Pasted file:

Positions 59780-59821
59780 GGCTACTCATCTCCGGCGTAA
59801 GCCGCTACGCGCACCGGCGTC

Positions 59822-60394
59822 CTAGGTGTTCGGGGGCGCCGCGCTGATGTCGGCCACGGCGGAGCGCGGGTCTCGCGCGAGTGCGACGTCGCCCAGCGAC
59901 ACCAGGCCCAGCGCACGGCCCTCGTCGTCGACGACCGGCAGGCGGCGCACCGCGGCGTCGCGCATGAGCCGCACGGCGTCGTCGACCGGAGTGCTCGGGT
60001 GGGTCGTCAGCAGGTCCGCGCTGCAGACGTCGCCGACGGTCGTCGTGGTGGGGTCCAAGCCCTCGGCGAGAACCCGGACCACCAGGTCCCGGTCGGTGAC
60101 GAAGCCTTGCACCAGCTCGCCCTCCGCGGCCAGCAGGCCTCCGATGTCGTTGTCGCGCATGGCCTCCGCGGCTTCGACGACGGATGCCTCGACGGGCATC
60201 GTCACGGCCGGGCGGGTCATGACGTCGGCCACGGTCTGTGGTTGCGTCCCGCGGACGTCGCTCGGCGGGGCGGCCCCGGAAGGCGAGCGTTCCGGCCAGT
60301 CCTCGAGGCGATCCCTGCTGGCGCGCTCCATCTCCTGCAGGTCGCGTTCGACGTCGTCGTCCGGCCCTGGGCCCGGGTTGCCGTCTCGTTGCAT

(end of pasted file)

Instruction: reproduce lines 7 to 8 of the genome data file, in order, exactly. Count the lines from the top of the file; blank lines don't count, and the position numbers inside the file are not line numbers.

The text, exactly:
60001 GGGTCGTCAGCAGGTCCGCGCTGCAGACGTCGCCGACGGTCGTCGTGGTGGGGTCCAAGCCCTCGGCGAGAACCCGGACCACCAGGTCCCGGTCGGTGAC
60101 GAAGCCTTGCACCAGCTCGCCCTCCGCGGCCAGCAGGCCTCCGATGTCGTTGTCGCGCATGGCCTCCGCGGCTTCGACGACGGATGCCTCGACGGGCATC